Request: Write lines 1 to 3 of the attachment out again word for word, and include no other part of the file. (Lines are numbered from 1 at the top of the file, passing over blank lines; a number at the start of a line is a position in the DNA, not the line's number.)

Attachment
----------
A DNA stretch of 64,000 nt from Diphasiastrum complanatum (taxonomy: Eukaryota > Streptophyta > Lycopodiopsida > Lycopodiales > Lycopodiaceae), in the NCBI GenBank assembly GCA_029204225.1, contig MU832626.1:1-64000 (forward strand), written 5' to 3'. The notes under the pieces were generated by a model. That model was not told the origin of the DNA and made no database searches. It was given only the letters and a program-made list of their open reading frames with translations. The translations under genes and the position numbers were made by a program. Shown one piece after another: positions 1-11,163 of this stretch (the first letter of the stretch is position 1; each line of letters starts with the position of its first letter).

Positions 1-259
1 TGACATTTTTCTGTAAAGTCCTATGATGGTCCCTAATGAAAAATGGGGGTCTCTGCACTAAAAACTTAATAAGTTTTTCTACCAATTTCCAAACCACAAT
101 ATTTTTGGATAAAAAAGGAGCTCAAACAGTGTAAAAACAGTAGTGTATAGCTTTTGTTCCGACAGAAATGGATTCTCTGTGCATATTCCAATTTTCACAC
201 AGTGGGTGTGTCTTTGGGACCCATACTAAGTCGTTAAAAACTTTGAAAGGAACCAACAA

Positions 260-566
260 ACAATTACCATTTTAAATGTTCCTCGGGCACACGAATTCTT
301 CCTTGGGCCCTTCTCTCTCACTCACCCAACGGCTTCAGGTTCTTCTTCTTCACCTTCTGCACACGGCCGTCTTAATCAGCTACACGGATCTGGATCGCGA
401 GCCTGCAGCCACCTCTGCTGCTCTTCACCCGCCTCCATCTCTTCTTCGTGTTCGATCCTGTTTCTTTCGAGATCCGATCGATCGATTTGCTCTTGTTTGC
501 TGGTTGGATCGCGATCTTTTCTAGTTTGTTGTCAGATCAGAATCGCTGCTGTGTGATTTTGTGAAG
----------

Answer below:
A DNA stretch of 64,000 nt from Diphasiastrum complanatum (taxonomy: Eukaryota > Streptophyta > Lycopodiopsida > Lycopodiales > Lycopodiaceae), in the NCBI GenBank assembly GCA_029204225.1, contig MU832626.1:1-64000 (forward strand), written 5' to 3'. The notes under the pieces were generated by a model. That model was not told the origin of the DNA and made no database searches. It was given only the letters and a program-made list of their open reading frames with translations. The translations under genes and the position numbers were made by a program. Shown one piece after another: positions 1-11,163 of this stretch (the first letter of the stretch is position 1; each line of letters starts with the position of its first letter).

Positions 1-259
1 TGACATTTTTCTGTAAAGTCCTATGATGGTCCCTAATGAAAAATGGGGGTCTCTGCACTAAAAACTTAATAAGTTTTTCTACCAATTTCCAAACCACAAT